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"Come tomorrow, may I be bolder than today?"

Class C

Main Category: Rhythm & Blues
Also applicable: Pop Rock, Psychedelia, Hard Rock
Starting Period: The Early Years
Also active in: The Psychedelic Years



Disclaimer: this page is not written from the point of view of a Yardbirds fanatic and is not generally intended for narrow-perspective Yardbirds fanatics. If you are deeply offended by criticism, non-worshipping approach to your favourite artist, or opinions that do not match your own, do not read any further. If you are not, please consult the guidelines for sending your comments before doing so. For information on reviewing principles, please see the introduction. For specific non-comment-related questions, consult the message board.

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The Yardbirds are that one classic band which everybody has heard about, but few people have actually heard, apart from just a few hit singles on that "golden oldies" station you inevitably find yourself listening to at some period during your life because everything else is so doggone shitty. Not that anyone should be blamed for that; for one thing, up until recently it's been very hard to find a decent Yardbirds CD, be it a compilation or a reproduction of an original LP, that would give one all the right clues and none of the wrong ones. Today, the remastered version of Having A Rave-Up, along with its half a dozen bonus tracks, can serve as a great demonstration of how much these guys could kick ass when they wanted to. Problem is, they didn't want it that often.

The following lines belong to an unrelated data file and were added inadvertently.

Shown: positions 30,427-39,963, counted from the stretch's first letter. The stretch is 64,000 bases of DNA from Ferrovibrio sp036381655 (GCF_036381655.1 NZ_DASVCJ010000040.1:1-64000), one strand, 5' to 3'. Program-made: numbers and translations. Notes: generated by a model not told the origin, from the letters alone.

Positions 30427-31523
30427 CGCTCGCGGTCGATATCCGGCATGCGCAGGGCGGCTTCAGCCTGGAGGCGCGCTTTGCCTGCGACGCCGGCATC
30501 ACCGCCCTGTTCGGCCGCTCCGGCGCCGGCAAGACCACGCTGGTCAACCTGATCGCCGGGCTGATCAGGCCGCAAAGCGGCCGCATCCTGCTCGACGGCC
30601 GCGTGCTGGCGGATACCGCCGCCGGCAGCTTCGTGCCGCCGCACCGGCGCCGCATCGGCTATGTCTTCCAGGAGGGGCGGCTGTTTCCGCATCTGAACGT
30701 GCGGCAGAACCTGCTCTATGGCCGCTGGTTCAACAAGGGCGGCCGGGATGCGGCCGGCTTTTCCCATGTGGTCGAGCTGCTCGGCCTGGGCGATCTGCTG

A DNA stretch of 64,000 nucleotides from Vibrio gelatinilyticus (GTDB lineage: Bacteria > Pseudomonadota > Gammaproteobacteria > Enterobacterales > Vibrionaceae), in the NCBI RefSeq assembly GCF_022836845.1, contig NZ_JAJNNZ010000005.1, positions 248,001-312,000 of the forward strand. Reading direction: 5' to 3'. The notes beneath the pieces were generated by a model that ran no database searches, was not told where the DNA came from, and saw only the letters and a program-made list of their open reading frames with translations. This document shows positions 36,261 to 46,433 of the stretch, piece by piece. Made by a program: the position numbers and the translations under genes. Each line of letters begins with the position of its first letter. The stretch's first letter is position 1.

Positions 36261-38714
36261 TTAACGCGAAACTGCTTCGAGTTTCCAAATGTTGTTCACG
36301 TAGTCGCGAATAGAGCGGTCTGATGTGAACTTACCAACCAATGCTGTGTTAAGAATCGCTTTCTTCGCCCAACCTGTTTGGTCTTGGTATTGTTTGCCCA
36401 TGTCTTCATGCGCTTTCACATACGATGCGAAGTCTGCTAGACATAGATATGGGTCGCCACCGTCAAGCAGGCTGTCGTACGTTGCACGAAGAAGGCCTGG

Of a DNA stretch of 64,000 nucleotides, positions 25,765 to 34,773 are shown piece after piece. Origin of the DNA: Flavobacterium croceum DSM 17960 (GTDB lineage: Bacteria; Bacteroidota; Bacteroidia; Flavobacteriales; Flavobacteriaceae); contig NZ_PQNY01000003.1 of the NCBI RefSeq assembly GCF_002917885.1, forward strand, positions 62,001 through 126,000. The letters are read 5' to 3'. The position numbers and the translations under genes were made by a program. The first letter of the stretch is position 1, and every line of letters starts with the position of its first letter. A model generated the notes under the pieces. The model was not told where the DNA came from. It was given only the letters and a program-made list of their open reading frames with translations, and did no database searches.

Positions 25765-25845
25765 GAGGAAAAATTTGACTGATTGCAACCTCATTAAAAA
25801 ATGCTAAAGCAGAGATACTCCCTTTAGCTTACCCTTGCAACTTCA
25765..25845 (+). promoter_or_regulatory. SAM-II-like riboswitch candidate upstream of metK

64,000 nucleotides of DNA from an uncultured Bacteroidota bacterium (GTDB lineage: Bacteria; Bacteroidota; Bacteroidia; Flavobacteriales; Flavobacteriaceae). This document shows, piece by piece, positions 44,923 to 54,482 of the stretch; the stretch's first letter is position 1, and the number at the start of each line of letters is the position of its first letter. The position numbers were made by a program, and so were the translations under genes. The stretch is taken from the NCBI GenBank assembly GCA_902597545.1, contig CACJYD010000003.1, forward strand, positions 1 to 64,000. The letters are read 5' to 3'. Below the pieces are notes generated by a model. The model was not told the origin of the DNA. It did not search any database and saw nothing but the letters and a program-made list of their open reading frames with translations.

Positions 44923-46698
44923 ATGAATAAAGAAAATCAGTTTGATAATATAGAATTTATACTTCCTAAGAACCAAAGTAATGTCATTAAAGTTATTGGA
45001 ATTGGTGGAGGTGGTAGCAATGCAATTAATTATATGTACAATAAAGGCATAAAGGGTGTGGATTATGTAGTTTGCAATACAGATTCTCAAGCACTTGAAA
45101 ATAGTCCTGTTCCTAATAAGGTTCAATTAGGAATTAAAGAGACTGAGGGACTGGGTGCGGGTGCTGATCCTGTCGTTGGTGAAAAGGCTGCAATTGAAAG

In the beginning, there was nothing particularly outstanding about the Yardbirds other than their fostering the greatest of then-living young British guitarists, Eric Clapton. They were a decent R'n'B unit, fluent and professional and with enough abilities to drive the audiences suitably wild, but so could a lot of other bands, and quite a few of these "others", the Rolling Stones and the Animals among them, could do it much better. The Yardbirds, in comparison with these "brutes", were clean-cut and well-meaning. Their players didn't show off or stand out, their lead singer was a pretty-looking blonde-haired nerd who gave the impression of being liable to blushing at the mention of the F-word, and the material they chose emphasized pure mindless fun or dazzling technical proficiency over danger and menace. That said, Clapton gave them a name, and somehow they even became the first British R'n'B outfit to put out a live album - and to make that live album their first.